Gergerlioğlu released from detention after giving his testimony
Turkish police detained HDP deputy Ömer Faruk Gergerlioğlu from his party's room in parliament early on March 21, where he had been staying for four nights to protest the stripping of his MP status. His detention came after MHP leader Devlet Bahçeli's call to remove him from parliament premises. He was released after giving his testimony.
Turkish police detained pro-Kurdish Peoples' Democratic Party (HDP) lawmaker Ömer Faruk Gergerlioğlu from his party's headquarters in parliament early on March 21, where he had been staying for four nights to protest the stripping of his MP status on terrorism charges. He was released at around 1 p.m. after giving his testimony.
The HDP said he was in pajamas and slippers when police seized him just before his morning prayers in Ankara. He was not allowed to change his clothes, finish his prayer and was not given a mask. HDP deputy Filiz Kerestecioğlu shared footage of the incident.
TBMM'de Adalet Nöbetini sürdüren milletvekilimiz Ömer Faruk Gergerlioğlu, polis tarafından gözaltına alınıyor.— HDP (@HDPgenelmerkezi) March 21, 2021
Gergerlioğlu's status as a member of parliament was revoked on March 17 and he had refused to leave the building ever since. His detention was carried out as part of a fresh probe launched by the Ankara Chief Public Prosecutor's Office for "not leaving parliament, acting as if he is still a deputy, making press statements on social media and staying in a public building although he has no right to."
The prosecutor claimed that Gergerlioğlu chanted slogans in support of the Kurdistan Workers' Party (PKK), but the HDP quickly shared a video to refute the allegations.
Ömer Faruk Gergerlioğlu'nun Genel Kurul'dan ayrılıp grup salonunda nöbete başlama anının görüntüleri bunlar... Savcının yalanı bir saat bile sürmedi. Yazık ki Meclis Başkanı da açıklamasında aynı yalanı referans göstermiş! #HalkınVekiliGözaltında pic.twitter.com/ZzQSdIPwQK— HDP (@HDPgenelmerkezi) March 21, 2021
The move to detain a deputy inside parliament premises came after far-right Nationalist Movement Party (MHP) leader Devlet Bahçeli's call on the issue.
"This filthy individual needs to be removed from parliament urgently. Compromise brings surrender," Bahçeli said on March 20, as he called Gergerlioğlu "a separatist" engaging in an "illegal and illegitimate act" by staying in parliament.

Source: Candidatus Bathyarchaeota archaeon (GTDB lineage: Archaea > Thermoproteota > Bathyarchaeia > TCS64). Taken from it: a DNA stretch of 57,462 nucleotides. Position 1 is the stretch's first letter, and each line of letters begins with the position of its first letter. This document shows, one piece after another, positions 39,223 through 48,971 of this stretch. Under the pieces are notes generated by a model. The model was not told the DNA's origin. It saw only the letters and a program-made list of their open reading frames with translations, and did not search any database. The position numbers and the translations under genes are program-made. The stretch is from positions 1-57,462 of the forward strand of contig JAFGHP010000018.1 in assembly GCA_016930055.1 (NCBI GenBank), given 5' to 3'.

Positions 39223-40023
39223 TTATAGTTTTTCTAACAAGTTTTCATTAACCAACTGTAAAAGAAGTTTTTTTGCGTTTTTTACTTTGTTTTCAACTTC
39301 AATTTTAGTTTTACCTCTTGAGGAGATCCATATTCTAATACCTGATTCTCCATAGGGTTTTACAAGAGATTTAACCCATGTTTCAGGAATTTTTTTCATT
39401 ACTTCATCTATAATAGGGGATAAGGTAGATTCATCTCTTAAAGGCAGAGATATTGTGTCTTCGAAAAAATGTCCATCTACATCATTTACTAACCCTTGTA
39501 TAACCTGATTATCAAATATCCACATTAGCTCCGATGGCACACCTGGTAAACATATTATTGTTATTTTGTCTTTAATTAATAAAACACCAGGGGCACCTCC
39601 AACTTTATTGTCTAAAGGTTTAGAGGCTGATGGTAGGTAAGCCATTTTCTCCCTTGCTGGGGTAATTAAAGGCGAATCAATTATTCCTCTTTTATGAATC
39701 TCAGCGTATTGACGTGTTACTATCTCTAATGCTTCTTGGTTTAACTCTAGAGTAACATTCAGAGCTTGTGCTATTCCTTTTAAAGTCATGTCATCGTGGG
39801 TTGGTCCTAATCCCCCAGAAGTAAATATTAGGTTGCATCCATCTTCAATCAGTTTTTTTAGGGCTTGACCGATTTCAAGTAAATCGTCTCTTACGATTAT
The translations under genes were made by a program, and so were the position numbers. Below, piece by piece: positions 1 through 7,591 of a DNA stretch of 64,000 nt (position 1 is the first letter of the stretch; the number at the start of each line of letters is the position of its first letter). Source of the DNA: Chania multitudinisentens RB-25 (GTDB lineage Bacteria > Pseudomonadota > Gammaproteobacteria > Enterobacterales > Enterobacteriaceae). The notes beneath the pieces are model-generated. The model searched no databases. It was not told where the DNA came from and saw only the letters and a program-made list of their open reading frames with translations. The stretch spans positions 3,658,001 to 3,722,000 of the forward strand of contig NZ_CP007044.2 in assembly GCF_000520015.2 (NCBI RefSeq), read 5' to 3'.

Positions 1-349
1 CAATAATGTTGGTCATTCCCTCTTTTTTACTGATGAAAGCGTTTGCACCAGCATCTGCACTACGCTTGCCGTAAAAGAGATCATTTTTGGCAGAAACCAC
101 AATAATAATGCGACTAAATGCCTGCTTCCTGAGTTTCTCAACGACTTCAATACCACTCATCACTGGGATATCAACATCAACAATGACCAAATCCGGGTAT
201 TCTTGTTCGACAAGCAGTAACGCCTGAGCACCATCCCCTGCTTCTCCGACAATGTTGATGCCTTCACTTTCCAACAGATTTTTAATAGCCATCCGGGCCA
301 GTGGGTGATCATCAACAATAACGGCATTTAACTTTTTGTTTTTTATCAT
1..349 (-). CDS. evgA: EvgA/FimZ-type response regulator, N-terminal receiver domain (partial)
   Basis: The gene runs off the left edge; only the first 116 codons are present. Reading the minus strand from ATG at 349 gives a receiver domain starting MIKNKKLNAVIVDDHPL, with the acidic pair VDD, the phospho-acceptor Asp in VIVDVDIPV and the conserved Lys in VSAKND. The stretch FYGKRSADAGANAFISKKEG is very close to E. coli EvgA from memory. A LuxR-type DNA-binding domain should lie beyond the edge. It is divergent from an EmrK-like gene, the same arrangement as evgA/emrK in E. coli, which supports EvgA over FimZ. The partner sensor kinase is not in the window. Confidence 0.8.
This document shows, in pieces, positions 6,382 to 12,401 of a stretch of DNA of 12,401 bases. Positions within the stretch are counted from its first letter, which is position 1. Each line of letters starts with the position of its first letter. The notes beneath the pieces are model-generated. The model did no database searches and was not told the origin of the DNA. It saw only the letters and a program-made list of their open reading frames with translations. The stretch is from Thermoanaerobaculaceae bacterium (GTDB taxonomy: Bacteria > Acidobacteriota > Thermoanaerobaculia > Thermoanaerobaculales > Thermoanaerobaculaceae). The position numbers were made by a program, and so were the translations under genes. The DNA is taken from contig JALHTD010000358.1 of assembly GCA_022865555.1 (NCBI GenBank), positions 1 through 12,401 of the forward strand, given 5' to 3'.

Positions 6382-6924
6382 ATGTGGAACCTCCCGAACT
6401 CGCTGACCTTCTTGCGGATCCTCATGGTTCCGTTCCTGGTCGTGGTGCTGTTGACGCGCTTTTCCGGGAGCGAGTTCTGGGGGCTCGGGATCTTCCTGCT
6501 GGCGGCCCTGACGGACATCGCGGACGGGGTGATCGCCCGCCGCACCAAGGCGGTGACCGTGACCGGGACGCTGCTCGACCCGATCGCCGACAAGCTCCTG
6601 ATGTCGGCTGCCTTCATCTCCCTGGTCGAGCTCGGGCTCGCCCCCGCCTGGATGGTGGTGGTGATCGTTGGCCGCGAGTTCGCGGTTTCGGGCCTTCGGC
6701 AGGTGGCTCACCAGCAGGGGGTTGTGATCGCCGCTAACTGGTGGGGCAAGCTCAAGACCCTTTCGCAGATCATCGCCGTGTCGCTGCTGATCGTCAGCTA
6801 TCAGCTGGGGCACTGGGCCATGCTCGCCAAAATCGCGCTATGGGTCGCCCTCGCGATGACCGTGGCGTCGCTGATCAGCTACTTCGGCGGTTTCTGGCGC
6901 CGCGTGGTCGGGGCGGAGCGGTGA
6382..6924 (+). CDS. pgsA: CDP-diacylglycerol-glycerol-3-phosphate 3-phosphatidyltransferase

TBMM’nin Muhterem Başkanı’nı bu vesileyle göreve davet ediyorum: Yer yatağı derhal kaldırılmalı, milletvekilliği düşürülen kirli şahıs Gazi Meclis’ten behemehâl çıkarılmalıdır. Taviz, teslimiyeti getirir. Teslimiyet ise boyun eğmedir. Buna da hiç kimsenin hakkı yoktur.— Devlet Bahçeli (@dbdevletbahceli) March 20, 2021
Upon being released, Gergerlioğlu shared a picture with his son.
"Where were we?" he asked with the victory sign emoji.
Nerede kalmıştık✌️#NewrozPirozBe #HalkınVekiliGözaltında pic.twitter.com/5OxiE1GTF3— Ömer Faruk Gergerlioğlu (@gergerliogluof) March 21, 2021
On August 20, 2016, almost two years before he became a member of parliament, Gergerlioğlu tweeted and commented on a news story briefly reporting that the leadership of the armed Kurdistan Workers’ Party (PKK) based in northern Iraq had called on the Turkish state to take a step towards peace. The news story also carried a lengthy response to the PKK call by Bülent Arınç, then the speaker of the parliament and former deputy prime minister.
Gergerlioğlu, a physician and longtime human rights advocate, was found guilty in February 2018 of “spreading terrorism propaganda” on the basis of the social media post.
Turkey’s top appeals court upheld the conviction and sentence of two years and six months in prison on Feb. 19. On March 15, the Turkish Parliament Speaker Mustafa Şentop had indicated that steps to strip Gergerlioğlu of his seat may be imminent, though Gergerlioğlu has filed a Constitutional Court challenge to the prosecution against him.
He will serve a prison sentence of one year and 10 months on the said charge.
In recent weeks Gergerlioğlu has raised the issue of routinely reported strip searches of women taken into custody as a cruel and degrading practice. His work to highlight the issue has received wide coverage in the Turkish media but has been met with full or partial denials by the prison authorities and members of parliament from the ruling coalition.
HDP lawmakers are often accused of having links to the PKK. A number of its deputies were stripped of their statuses in the past and scores of HDP members, including former lawmakers, are currently imprisoned.